Thursday, January 13, 2011

How to Avoid Holiday Debt

Why would any blogger post an article about holiday debt and spending in January instead of just before the holidays? I happen to think that January is the right time to start thinking about it. Make a game plan, and implement it throughout the year. That's what we did last year, and it helped us immensely.

  1. Know what you're willing to spend overall. Having a budget will help fight the temptation to overspend. Write down a dollar amount that you are willing to spend at most for each person.
  2. Save for your holiday spending throughout the year, starting in January. You already have a rough idea of how much the holidays cost you (it was only last month). If you plan on spending a total amount of $1200 including gifts, cards, wrapping, holidays meals, alcohol and the like, divide that number by 12 to give you a monthly amount that you have to set aside. Making it an auto-deduction from your chequing to a specified savings account is a super easy way to save.
  3.  Make a list of who you must buy for. Have another list of who you may need to buy for. If you have an idea of a possible gift. write the item down beside that person's name, along with the approximate dollar amount for that gift. Make sure that it is within the dollar limit you have set in #1.
  4. Don't go shopping without a plan. Know what stores you'll be going to, and for what items. Have a list of alternative gift ideas should the item you would like to purchase is unavailable.
  5. Set specific dollar amount limits for each area of holiday spending: gifts, meals, baking supplies, alcohol, gift wrapping & cards, travel, etc. Then make sure you stick to those budget amounts!
  6. Use cash only! If you have saved up loyalty reward points toward free groceries, at the drugstore, or other programs, now is a good time to use them. Do NOT put anything on credit if you cannot pay the balance in full right away.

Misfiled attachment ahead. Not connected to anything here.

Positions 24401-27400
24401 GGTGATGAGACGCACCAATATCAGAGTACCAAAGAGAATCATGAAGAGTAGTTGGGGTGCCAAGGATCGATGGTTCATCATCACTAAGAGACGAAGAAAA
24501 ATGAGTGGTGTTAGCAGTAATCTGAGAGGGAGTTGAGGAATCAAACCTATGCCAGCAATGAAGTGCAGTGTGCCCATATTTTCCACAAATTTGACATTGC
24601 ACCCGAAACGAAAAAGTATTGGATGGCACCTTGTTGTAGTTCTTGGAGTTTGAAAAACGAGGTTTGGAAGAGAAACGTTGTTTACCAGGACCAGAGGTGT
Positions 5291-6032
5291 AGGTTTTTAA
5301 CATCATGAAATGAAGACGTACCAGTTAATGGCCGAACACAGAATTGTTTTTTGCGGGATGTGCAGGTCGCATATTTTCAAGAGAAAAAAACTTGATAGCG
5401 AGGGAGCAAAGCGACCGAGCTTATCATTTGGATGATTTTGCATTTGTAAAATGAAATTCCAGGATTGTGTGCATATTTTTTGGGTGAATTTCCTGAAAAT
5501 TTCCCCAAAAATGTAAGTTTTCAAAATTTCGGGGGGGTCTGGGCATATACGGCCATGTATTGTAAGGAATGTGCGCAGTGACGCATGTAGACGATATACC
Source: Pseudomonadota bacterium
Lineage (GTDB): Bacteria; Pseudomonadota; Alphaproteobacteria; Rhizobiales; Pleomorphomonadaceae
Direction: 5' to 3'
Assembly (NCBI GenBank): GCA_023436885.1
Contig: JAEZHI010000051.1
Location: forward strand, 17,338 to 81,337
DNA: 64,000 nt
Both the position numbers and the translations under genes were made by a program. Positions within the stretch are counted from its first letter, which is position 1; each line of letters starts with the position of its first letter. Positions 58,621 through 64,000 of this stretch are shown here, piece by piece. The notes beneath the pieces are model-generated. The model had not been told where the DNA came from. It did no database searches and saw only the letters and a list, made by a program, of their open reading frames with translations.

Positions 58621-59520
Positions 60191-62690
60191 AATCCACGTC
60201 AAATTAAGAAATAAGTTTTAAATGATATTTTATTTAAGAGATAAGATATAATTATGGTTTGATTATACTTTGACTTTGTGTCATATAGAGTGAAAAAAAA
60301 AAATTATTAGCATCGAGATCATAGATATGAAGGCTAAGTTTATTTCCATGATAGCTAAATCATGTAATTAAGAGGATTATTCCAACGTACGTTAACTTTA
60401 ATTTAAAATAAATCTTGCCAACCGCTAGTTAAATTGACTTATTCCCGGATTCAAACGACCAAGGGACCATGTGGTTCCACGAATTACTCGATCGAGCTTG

7. Think frugal. Can you make something that the recipient would like? Maybe you could make cards, recycle last year's cards into gift tags for this years. Maybe you could give a gift certificate for child-minding, or something else you could do for them. Gifts in a jar, handmade soaps and other consumable items are immensely popular.
  8. Pick up things throughout the year when attending yard sales, or if you find something unusual at the dollar store, or a retail store sale. Put them in a specified bin or on a closet shelf. You'll be ahead of the game, and maybe finish your holiday shopping early.

  9. Talk to people ahead of time about the holiday. Let them know you are wanting to do something different this year. Try to agree on a secret Santa exchange, or to just not buying gifts for adults. Opening the lines of communication early will be beneficial to giving all involved enough time to find an alternative solution to over-consumerism of the holidays.

Cut back. Pare down. Try something new, instead of just buying stuff. Make this the year you only buy Canadian made products, or the year you vow to only give handcrafted items that are useful. Make memories instead of just giving stuff. Open your mind to the possibilities. Search the Internet.There are literally thousands of great ideas on the web about reducing consumerism over the holidays.

Leave me your thoughts on how to make the holidays in 2011 different than you've ever had before.

1 comment:

  1. This year I'm going to suggest that hubby's family organize a "Family Wish List" like this one:
    There are 11 adults and 7 children in hubby's side of the family - that's a lot of people to try and buy meaningful gifts for. At least if you had an idea of what they were interested in getting, it might help cut down on useless, unwanted gifts.